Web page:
Category: Water Harvesting

Returning the Rain to Jordan

Alice has recently had this article published on www.alaraby.co.uk. “The most severe problem we face in Jordan is water scarcity,” says Mohammed Ayesh of the country’s Royal Botanic Gardens. “Most of our other problems stem from that – like food security, economic hardship, or the loss of biodiversity.” Jordan is among the world’s three most water scarce nations, according to a recent UN report, and is situated in one of […]

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Swales in North Texas Take on 2.5 inches of Rain and Perform Perfectly

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Understanding Water Part 1: The Theory of Flow

It’ such a key part of our lives – indeed, all of life – that it can be said to be quite literally elementary; but much of the way in which this vital force is being used appears sometimes to lack some understanding of what water is, and how it behaves. A Fragile Resource? Much of current thinking (see for example 1) emphasises the fragility of our access to water […]

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Contour Beds Peru

The ancient Inca also utilised contour patterning in their agriculture. This article will describe the process we took to create kitchen garden contour beds in the Sacred Valley Peru. Contour beds are annual and/or perennial vegetable garden beds that conform to the natural pattern of the landscape. Being on contour means that the paths and beds themselves are level and follow the lay of the land. Not only does this […]

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Drought-Proofing California…not in the news

Digging our well-surveyed swales. I woke up this morning, put on my gum-boots and went out for a walk around our family farm in the rain. This in itself might not seem to be anything special to many folks, yet this was a 2”/5cm rainfall after several intense years of drought here in Southern California. I cannot express how exciting this morning has been for me as I was thinking […]

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Bulldozer Digging Swales

Bulldozer Digging Swales from Midwest Permaculture. The Design We had been invited by a family in Southern Missouri to assist with the design of a 320-acre farm. They want to transition the land into a Permaculture landscape capable of producing a wide range of perennial foods (nuts, vegetables, herbs, fruit, etc.) as well as livestock (beef and goats). Over generations, rain has slowly degraded this sloping landscape with a loss […]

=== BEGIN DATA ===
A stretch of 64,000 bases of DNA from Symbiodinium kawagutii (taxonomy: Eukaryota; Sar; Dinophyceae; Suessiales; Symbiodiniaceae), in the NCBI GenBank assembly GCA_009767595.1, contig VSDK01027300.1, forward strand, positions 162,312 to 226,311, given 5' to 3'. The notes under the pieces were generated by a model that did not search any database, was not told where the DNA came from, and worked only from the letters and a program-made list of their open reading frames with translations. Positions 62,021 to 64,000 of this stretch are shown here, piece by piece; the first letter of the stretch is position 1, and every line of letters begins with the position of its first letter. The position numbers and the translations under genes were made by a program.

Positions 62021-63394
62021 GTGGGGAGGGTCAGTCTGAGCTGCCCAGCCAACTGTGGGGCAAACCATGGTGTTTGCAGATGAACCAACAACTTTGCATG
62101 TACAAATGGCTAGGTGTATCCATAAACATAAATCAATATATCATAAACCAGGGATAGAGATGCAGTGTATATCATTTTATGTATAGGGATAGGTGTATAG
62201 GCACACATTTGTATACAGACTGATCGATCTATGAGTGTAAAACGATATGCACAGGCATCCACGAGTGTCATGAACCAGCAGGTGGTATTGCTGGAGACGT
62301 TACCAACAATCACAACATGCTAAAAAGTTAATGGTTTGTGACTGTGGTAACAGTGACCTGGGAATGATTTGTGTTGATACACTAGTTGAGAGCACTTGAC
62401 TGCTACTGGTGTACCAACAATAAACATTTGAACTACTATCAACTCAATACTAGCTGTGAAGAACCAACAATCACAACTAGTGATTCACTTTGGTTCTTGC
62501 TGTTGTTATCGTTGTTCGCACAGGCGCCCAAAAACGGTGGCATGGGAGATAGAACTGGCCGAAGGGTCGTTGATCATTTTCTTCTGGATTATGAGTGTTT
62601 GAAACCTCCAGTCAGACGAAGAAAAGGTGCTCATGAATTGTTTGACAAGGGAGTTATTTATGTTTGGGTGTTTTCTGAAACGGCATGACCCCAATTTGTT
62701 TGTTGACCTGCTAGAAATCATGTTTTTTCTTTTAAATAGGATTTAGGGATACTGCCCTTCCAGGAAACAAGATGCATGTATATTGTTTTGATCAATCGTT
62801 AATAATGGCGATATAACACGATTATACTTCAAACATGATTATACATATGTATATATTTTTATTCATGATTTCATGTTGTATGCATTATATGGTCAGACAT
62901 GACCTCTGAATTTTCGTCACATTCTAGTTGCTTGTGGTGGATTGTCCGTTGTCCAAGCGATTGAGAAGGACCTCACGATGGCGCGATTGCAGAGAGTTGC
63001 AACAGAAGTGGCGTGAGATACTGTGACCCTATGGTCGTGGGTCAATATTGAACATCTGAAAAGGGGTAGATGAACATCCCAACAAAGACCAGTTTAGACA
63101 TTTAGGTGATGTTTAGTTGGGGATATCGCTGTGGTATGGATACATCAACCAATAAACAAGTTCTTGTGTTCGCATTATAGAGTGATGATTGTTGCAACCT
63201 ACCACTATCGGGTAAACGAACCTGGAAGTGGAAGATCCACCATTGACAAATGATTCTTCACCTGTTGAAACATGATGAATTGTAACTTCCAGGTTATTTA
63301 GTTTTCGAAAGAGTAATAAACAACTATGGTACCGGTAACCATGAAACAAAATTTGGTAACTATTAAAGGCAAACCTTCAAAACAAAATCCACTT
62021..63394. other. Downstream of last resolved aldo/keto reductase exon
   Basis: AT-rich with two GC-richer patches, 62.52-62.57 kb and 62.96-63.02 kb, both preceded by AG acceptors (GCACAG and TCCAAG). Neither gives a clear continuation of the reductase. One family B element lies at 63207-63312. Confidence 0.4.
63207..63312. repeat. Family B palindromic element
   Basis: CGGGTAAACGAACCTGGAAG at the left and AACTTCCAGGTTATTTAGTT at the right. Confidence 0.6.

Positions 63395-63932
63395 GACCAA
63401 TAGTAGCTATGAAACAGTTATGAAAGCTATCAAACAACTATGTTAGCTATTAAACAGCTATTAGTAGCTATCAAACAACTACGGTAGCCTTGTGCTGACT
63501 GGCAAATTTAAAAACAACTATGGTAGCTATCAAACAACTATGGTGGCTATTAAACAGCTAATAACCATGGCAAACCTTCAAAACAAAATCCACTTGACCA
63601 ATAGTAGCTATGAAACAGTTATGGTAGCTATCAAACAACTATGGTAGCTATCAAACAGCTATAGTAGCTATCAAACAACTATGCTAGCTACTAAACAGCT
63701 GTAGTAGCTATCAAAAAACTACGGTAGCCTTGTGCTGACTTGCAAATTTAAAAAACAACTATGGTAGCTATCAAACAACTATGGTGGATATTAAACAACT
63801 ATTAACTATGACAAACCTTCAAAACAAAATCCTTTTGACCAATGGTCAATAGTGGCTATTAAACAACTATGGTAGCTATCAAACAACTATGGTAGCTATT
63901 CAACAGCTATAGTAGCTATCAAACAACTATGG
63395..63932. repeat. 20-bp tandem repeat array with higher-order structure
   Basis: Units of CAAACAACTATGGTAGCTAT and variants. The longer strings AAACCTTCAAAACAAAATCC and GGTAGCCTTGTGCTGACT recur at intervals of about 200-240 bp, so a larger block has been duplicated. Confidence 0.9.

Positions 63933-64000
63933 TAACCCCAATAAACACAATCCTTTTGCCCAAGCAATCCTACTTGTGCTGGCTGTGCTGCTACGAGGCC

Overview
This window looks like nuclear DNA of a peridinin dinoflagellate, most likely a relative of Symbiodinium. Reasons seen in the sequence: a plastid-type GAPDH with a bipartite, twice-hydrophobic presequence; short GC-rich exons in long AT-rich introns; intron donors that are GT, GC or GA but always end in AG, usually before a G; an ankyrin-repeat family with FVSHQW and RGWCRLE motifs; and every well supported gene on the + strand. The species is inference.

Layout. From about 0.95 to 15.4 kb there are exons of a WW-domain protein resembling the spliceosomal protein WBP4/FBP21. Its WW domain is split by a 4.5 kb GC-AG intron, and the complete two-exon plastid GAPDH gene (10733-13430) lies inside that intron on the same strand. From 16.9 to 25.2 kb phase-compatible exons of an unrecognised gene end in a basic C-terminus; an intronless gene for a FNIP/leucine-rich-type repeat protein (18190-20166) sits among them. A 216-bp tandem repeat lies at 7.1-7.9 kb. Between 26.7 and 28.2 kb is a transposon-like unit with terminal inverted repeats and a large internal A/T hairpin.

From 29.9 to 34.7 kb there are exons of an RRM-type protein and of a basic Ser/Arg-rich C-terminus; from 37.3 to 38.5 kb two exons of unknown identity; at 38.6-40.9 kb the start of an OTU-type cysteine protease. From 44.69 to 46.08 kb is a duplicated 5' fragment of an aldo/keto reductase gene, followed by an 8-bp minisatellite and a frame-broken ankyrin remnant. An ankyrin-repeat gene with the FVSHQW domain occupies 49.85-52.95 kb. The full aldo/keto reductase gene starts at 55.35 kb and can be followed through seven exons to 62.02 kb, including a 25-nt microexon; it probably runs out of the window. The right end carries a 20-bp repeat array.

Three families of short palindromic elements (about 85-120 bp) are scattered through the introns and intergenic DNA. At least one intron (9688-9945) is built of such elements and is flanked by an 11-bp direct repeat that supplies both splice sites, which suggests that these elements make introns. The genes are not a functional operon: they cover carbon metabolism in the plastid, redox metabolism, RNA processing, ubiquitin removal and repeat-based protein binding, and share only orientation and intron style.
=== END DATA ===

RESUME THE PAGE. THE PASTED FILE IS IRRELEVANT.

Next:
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Finding Water in the Desert

See more movies like this here. We were recently filming in Nevada, USA, visiting interesting high dry and cold climate systems. We went out in search of a salt pan to film as a specific landscape feature. Whilst on our journey we came across a large sand dune. It was a mighty Erg, an Erg is a wind blown mountain of sand that resembles a sand dune and they have […]

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Swales (Continuous Contour Trenches) Bring Water and Life Back to Maharashtra, India

This (unfortunately low-res) video shares the clear, practical benefits of bringing sensible low-tech Permaculture water harvesting techniques such as swales to our landscapes. In Maharashtra, India, swales are restoring the hydrological cycle, bringing dried up wells and springs back to life, and stopping erosion of the precious soils that subsistence farmers depend on.

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Experimenting with Overflowing Circles and Slow-Flow Swales (Panama)

The jungle garden I am not Bill Mollison or Geoff Lawton, they will both happily report; rather, I am but a humble novice when it comes to permaculture, experimenting my way through ideas, mimicking when I can, improvising when research falls short. And, it was somewhere in between mimicry and improvisation that I came up with what I’m calling overflowing circles and slow-flow swales. I wanted to catch water, of […]

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Permaculture for Pastoralists in the Jordan Valley – Part I

Awassi sheep ready to go to market (and random standards inspector) I’ve been to the Greening the Desert “Sequel” site three times now. Once was in 2011 when we were at the IPC in Jordan. Once was in 2012 when I went there to take an internship with Geoff and Nadia. This year I was able to go back there to teach a PDC myself. So I’ve seen some of […]

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The Fish Ponds of Molokai

https://www.youtube.com/watch?v=YnKOlA8RoM8?rel=0&showinfo=0″ frameborder=”0″ allowfullscreen> Trailer only – watch full video here! Geoff Lawton visits the Hawaiian Island of Molokai where an 800 year old traditional fish farming system is being restored. Fish farming has been practiced for centuries in many cultures. The Hawaiians built a sustainable system that worked from the top of the mountain range and ran right down to the base and out to sea. The Hawaiians built a […]

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Guerilla Gardening in Rural Panama

A gnome (the author) in the Communal Garden Make no mistake, the war is on. The commodity is food, the source needs to be sustainable, and the community needs to know about it. If you are already into permaculture, or just gaining an interest, then congratulations and welcome to the peace-loving yet active front lines. We call it guerilla gardening.

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